Sunday, March 07, 2004

I've finished re-reading Harry Potter and the Prisoner of Azkaban and Harry Potter and the Goblet of Fire, and now I'm re-reading Harry Potter and the Order of the Phoenix. I had read them all very quickly and in short succession, so it's almost like reading them for the first time again. I love it. It's hard to describe because it's a rarity when a book can make me feel the way the Harry Potters do. I have absolutely no respect for such snobs who refuse to read these books because they're looking down their noses at them. "Children's books" has somehow become a tainted category to these people, and I detest such outright snobbery.

Maybe a little of this bitterness stems from the fact that I've been cooped up inside all week-end writing a women's studies paper. Not to mention that I woke up to snow on the ground this morning. SNOW!! On Friday it was around +10C, and now there's snow??!?!?!? God hates me, it's the only explanation.

Speaking of God, I saw The Passion of the Christ last Tuesday. I've had some very interesting conversations leading up to it, and resulting from it. It's fascinating to see how very deeply this movie touches people: it's either disgust and fury, or a certain awe of it. Andrew and I were in the cab on the way to the theater, and we started discussing philosophy and religion. I was explaining Kierkegaard's rendition of the Abraham story, and how I enjoyed it because I felt the exact same way as Kierkegaard: I myself do not have faith, but I have the utmost respect for those who do. As Kierkegaard put it, "faith begins precisely there where thinking leaves off". At this point, the cabbie turns around while at a stoplight and asks "You going to see The Passion of the Christ?"... heh.. that struck Andrew and I as pretty damn funny.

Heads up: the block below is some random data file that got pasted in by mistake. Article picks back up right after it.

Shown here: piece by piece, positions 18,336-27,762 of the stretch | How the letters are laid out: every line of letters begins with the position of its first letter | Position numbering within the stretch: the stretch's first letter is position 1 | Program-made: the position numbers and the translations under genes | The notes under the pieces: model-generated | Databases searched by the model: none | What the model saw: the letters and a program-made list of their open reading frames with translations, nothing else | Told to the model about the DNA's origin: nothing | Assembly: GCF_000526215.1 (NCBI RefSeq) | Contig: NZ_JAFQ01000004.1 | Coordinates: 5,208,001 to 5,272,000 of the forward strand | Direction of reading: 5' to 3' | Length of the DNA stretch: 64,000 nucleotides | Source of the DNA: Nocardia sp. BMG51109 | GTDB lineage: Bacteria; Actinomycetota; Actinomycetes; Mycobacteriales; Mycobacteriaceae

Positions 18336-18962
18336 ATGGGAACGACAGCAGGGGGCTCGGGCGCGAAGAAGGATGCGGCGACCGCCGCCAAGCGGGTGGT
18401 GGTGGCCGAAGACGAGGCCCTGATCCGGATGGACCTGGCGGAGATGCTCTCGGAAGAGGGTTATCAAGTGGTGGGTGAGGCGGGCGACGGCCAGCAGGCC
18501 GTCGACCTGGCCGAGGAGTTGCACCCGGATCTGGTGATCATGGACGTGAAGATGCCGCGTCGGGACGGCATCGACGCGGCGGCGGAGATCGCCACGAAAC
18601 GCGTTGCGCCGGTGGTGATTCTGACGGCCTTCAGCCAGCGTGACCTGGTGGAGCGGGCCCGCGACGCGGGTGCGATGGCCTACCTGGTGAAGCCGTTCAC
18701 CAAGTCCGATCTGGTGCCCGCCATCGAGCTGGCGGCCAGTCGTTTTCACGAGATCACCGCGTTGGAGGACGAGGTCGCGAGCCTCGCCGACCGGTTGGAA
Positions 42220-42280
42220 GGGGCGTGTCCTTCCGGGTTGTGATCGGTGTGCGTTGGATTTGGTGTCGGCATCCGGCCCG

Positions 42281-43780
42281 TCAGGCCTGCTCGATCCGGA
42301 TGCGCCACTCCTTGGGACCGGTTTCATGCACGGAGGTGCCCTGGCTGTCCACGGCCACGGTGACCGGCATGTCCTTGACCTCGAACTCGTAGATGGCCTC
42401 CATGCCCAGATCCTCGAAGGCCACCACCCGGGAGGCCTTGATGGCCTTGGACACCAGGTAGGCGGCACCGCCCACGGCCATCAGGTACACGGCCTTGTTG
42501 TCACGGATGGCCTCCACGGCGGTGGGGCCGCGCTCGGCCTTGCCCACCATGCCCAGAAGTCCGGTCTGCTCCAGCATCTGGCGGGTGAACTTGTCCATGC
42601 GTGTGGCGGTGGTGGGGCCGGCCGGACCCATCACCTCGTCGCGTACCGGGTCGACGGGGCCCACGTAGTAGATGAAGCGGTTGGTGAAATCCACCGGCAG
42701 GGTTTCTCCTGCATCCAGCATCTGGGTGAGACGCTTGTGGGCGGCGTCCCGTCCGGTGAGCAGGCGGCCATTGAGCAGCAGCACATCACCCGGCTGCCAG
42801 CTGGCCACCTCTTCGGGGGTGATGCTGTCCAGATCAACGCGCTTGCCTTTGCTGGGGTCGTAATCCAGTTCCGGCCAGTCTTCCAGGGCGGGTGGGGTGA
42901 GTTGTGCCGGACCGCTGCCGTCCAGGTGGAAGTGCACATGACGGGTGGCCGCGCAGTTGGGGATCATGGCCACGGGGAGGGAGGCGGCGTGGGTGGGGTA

After I was back in the apartment, I found I was unable to do any work. I was that moved by the movie, it made my life seem so trivial and trite. Here I was worrying about a paper I would have to write (the damn WS paper, no less) while I had just watched a man scourged practically to death and then nailed to a wooden cross. What's even more interesting is I'm atheist, yet this depiction of Christ and the crucifixion still managed to touch me.

A girl in my WS class and I were discussing the movie, and she was upset because she felt the movie was historically inaccurate. Now, I understand her view but I was also simultaneously annoyed by it. 1.) We don't know ANYTHING 100% accurately about that particular time period. We don't know how truthful and objective the Bible is, therefore we have no basis to complain about what's accurate or not. Fact is, we don't know. 2.) This was someone's VISION, someone's personal depiction of the events. We have to keep this in mind. I've been told that Gibson took many Christ stories and combined them into one cohesive unit. Yes yes yes, we know Satan does not actually physically appear in Bible stories, but that's not the point. Satan was present whenever Christ, or one of his disciples, were doubting. I thought that was extremely clever and well done.

Seems like I've rambled on enough about this already... heh.. but that just shows my point: I really enjoy the discussions that have arisen in response to this film. This sort of thing doesn't happen often.

In addition, I've officially closed a chapter of my life this week-end. I realized, which was like a slap in the face, that I was being ridiculously naive about a particular person. I was expecting too much of him, and I finally realized that he'll never change. He'll never listen to a damn thing I say. He hears, but he never listens.


Post a Comment

Subscribe to Post Comments [Atom]

<< Home